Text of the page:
Can Charity Prevail on the Internet?

Deal W. Hudson
August 13, 2008

Go to any news Web Site and find an article on George Bush, Barack Obama, or John McCain. Start reading the comments section – there may be several hundred if it’s a major news site like MSNBC or Fox News. Before long, you’ll begin to feel like you have been punched in the face or dunked in the mud.

Sometimes, this is true here on, despite very clear admonitions from our editor for visitors to remain civil. Fortunately, most readers have done just that, in spite of marked differences over politics, liturgy, and Catholic doctrine. That’s what we’re looking for: Our staff is committed to creating a virtual space where people can disagree, but speak with charity (we all fall short of that standard on occasion, myself included).

This is important if we want to have any kind of real communication. One disruptive commenter can ruin an otherwise constructive conversation.

The New York Times published an account of its own move to the Internet, and their experience echoes our own. One of its Internet editors, Kate Phillips, is “enthralled” by the readers’ comments, but gets discouraged by the invective – “I almost wish we could go back to the days when we never heard their voices.”

With media moving to the Internet and thus becoming interactive, the commonsense demands of courtesy are being ignored. Internet communication will never truly thrive until it demands the same decency people observe in other forms of interaction. That a relationship is virtual is no excuse for incivility.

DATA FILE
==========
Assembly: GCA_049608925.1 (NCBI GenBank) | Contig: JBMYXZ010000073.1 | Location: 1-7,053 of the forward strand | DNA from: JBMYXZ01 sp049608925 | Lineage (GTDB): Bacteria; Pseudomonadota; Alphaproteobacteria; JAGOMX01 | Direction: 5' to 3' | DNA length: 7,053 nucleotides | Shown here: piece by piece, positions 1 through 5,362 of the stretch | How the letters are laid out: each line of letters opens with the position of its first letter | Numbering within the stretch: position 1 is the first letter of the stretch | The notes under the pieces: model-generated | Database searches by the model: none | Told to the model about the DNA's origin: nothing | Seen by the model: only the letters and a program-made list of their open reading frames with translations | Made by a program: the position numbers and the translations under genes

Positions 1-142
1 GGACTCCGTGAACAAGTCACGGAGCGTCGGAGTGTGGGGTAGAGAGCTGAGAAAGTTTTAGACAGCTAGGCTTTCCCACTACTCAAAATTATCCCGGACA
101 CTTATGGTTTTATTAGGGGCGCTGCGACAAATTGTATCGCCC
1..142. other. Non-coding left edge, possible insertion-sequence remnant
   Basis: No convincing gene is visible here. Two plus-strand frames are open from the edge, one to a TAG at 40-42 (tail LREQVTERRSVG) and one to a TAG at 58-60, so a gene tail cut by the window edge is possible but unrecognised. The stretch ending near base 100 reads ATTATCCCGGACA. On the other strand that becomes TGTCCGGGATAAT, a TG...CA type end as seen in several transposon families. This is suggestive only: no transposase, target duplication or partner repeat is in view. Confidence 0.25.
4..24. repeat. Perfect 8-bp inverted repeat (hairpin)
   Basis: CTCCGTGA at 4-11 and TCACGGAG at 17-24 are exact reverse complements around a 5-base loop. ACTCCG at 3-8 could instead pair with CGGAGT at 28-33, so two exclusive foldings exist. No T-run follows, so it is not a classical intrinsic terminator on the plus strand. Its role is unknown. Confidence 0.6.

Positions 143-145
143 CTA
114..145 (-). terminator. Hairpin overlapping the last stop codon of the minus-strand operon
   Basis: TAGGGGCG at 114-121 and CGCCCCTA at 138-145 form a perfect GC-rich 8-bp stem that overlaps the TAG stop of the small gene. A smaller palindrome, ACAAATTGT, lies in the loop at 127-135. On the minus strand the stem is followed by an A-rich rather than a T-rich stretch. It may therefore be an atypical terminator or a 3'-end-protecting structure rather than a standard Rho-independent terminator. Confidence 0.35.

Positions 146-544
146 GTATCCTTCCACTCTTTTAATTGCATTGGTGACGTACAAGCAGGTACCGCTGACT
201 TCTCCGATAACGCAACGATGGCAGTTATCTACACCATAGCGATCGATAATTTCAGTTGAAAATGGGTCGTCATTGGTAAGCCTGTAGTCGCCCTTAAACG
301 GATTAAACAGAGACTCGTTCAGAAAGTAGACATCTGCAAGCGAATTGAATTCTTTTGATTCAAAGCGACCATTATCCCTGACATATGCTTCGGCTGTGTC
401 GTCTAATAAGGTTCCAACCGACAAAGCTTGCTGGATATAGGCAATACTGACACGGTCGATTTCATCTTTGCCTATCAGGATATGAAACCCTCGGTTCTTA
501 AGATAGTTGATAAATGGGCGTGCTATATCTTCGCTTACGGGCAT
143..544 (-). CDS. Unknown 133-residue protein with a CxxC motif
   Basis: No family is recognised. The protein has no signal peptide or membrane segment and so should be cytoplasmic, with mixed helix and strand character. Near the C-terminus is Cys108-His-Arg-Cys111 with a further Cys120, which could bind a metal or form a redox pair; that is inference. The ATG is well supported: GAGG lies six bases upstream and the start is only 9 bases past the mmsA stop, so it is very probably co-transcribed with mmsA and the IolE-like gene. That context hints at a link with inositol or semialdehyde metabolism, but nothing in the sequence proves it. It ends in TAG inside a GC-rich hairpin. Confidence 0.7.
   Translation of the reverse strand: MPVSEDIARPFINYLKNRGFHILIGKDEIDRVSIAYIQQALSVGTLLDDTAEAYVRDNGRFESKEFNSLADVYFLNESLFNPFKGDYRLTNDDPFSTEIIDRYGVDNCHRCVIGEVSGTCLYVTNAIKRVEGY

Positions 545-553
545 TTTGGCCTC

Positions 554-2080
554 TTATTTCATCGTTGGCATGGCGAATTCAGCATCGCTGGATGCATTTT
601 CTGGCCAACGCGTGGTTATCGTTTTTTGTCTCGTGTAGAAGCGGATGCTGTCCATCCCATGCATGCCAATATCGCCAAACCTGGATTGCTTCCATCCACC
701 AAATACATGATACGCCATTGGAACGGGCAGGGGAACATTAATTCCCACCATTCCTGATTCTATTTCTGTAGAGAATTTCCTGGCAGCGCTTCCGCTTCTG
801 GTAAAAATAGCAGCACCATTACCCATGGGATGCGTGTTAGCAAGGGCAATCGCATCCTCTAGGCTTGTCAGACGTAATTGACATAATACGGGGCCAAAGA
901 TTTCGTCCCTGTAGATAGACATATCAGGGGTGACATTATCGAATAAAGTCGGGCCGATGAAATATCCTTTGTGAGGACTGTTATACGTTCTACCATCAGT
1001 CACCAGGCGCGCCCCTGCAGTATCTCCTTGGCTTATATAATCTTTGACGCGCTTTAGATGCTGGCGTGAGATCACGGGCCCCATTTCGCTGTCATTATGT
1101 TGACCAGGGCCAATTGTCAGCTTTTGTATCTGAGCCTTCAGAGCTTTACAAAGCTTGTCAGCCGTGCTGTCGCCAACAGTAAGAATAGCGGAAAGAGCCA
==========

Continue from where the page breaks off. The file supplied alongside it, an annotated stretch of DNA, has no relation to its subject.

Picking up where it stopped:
So why are people on the Internet so… rude? Studies and surveys have confirmed that Internet use does make people act uncharitably who normally would not. The impact of digital technology has created so many new ways of communicating that it has fostered an atmosphere of freedom without responsibility.

In a humorous column titled, “On the Internet, everyone knows you’re a dog,” Michael Kinsley writes:

There is something about the Web that brings out the ego monster in everybody. It’s not just the well-established tendency to be nasty. When you write for the Web, you open yourself up to breathtakingly vicious vitriol. People wish things on your mother, simply for bearing you, that you wouldn’t wish on Hitler.

Kinsley thinks anonymity is the main culprit, but then makes the telling point that the social networking sites – where everyone abandons anonymity – are actually the most successful. If the implications of this are true, the bad habits of Internet “road rage” appeal to far fewer people than those who are in search of friendship and community.

Rev. Michael P. Orsi has diagnosed the problem well and has spelled out certain moral guidelines Catholics must follow on the Internet. He believes the problem boils down to calumny – the deliberate harm done to a person’s reputation (see CCC #2447) – which is endemic in the virtual world.

His analysis of online ugliness is simply brilliant and should be read by anyone interested in the ethical use of blogs and comment spaces. (Father Orsi is particularly insightful on the considerable craft some bloggers apply to their defamations.)

The Internet began as a place of pure immediacy and anonymity. Readers, cruising along the virtual highway, assumed their behavior would never lead to an arrest, or to any consequences at all. And so with no fear of being caught, they write what they want with no impulse control, nor any thought of the real people on the other side of the screen.

Good manners will eventually inform virtual relationships, though there’s much ground to make up. As Kinsley points out, most Internet users are interested in creating communities of common interests rather than providing an audience for the insufferable.

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